force their way into the ground floor.

    The big reception room, fitted with the most costly furnishings, was a whirlpool of fire, and the smoke was
    so dense the firemen could not grope their way. It was here that Sennott was overcome.

    Daggett was hurt when the firemen reached the third floor by the great staircase that rises from the
    reception hall. It is feared that he is internally injured

    The fire had eaten away the stairs leading to the fourth floor and was raging fiercely at this point. The
    firemen were forced to make the attempt to fight it from the outside.

    Four firemen were placed on the narrow stone coping which runs along the building on the fourth floor, and
    with their clothing steaming from the heat and their faces blistered they hovered between life and death for
    three-quarters of an hour, fighting the flames. Other firemen from the inside, unconscious of the fact that the
    quartet were on the coping outside, sent streams of water through the windows, nearly knocking
    Ladderman Goodfellow to the ground.

    The four firemen were loudly applauded and were later commended by Chief Mullen for their bravery.
    State Fire Marshall S.D. Smith of Boston is investigating the fire's origin. Inquiry developed the fact that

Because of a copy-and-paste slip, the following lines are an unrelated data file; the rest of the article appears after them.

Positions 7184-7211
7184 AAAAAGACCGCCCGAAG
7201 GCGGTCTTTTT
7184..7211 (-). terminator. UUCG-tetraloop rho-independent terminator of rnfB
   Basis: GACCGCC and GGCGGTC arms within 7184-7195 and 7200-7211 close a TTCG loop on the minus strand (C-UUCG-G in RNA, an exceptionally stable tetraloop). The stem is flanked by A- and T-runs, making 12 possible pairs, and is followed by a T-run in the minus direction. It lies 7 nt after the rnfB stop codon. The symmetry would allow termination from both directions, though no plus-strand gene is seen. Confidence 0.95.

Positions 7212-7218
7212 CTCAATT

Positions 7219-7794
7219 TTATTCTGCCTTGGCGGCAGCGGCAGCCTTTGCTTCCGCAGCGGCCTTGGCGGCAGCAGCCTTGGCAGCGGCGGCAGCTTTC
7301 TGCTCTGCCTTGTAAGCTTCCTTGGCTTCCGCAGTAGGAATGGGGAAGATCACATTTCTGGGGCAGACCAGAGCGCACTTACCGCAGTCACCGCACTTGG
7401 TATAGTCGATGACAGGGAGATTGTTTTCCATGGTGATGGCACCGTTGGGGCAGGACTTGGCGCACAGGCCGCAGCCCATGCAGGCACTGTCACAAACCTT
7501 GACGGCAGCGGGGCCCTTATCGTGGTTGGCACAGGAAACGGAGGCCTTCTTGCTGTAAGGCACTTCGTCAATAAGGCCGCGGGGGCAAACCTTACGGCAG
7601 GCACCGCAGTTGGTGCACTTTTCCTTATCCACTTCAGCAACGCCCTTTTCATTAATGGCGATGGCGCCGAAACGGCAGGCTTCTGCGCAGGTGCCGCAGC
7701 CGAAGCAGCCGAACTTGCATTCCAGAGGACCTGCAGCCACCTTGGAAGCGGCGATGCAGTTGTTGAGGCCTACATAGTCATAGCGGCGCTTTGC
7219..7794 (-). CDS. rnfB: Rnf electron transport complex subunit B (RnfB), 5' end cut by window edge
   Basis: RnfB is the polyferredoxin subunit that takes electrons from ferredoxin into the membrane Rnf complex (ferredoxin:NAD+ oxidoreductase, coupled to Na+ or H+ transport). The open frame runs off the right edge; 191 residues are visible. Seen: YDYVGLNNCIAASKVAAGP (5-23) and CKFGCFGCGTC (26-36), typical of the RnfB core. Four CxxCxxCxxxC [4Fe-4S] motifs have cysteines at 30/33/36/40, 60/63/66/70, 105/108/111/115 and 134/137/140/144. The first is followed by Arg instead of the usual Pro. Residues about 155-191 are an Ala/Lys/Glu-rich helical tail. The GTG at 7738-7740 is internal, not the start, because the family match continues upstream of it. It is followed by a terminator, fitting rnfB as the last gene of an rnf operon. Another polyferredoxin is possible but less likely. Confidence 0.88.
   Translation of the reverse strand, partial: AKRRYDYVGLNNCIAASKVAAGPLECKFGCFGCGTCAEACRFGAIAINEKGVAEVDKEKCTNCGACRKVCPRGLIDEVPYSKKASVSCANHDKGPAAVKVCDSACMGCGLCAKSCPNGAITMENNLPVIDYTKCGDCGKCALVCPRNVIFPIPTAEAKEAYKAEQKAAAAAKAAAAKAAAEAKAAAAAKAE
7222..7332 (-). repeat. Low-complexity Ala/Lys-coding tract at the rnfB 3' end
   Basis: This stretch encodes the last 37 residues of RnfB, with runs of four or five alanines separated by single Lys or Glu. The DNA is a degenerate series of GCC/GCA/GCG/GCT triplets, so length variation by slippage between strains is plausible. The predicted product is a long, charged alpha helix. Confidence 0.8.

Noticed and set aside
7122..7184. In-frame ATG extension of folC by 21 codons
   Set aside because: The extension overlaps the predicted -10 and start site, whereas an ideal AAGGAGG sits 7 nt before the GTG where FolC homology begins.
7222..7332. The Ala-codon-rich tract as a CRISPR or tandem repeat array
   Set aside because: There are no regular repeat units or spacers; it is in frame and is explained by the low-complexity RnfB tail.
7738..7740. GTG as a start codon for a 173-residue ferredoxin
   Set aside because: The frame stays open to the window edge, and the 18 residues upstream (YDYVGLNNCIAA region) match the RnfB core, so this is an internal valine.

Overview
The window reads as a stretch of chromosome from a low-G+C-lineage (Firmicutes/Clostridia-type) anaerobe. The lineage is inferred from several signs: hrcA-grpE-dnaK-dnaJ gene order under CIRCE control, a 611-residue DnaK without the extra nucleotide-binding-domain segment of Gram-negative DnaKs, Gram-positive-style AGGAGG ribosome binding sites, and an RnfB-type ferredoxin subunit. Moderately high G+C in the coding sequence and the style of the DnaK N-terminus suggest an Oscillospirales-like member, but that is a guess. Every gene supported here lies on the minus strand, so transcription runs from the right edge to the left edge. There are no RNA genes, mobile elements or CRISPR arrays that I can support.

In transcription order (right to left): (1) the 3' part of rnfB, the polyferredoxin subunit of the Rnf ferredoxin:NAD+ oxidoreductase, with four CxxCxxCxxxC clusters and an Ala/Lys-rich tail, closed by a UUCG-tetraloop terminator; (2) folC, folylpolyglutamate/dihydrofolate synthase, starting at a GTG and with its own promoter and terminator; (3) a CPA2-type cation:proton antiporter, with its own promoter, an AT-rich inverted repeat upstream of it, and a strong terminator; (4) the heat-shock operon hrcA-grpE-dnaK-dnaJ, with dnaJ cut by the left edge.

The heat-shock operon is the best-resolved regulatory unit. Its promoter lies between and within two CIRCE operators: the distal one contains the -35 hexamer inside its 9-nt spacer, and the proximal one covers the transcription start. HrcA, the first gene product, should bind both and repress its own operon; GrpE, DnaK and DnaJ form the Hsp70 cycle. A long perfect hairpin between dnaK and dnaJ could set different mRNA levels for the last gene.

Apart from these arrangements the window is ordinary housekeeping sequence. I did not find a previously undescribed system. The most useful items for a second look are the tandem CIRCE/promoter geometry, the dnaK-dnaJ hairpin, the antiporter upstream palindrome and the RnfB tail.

carpenters and painters had been in the house for several days in charge of caretakers, who swear that
    everything was in proper order at 7 o'clock when they left the building

    Governor Draper arrived at Boston at 7:45 o'clock this morning, but the damage had all been don then. He
    did not return here, but will remain at the Parker House tonight.

    A short circuit of the wires inside the residence is now believed to have caused the fire, which did the most
    damage on the third floor. The flames did not reach the roof, and the basemen damage is only by water, but
    the contents of the mansion are all destroyed and the huge steel girders of the building are so bend and
    twisted that it is thought the loss is total and all must be torn down.

    The Governor's residence was built only a little more than a year ago and was furnished with the greatest
    care. The art treasures and the personal belongings of the Governor and his family can never be replaced.
    The property was insured, but no figures were obtainable today, and official of the Draper Co. stating that
    the loss will exceed $200,000. Milford Daily News, October 5, 1909

Hopedale Pond - November 10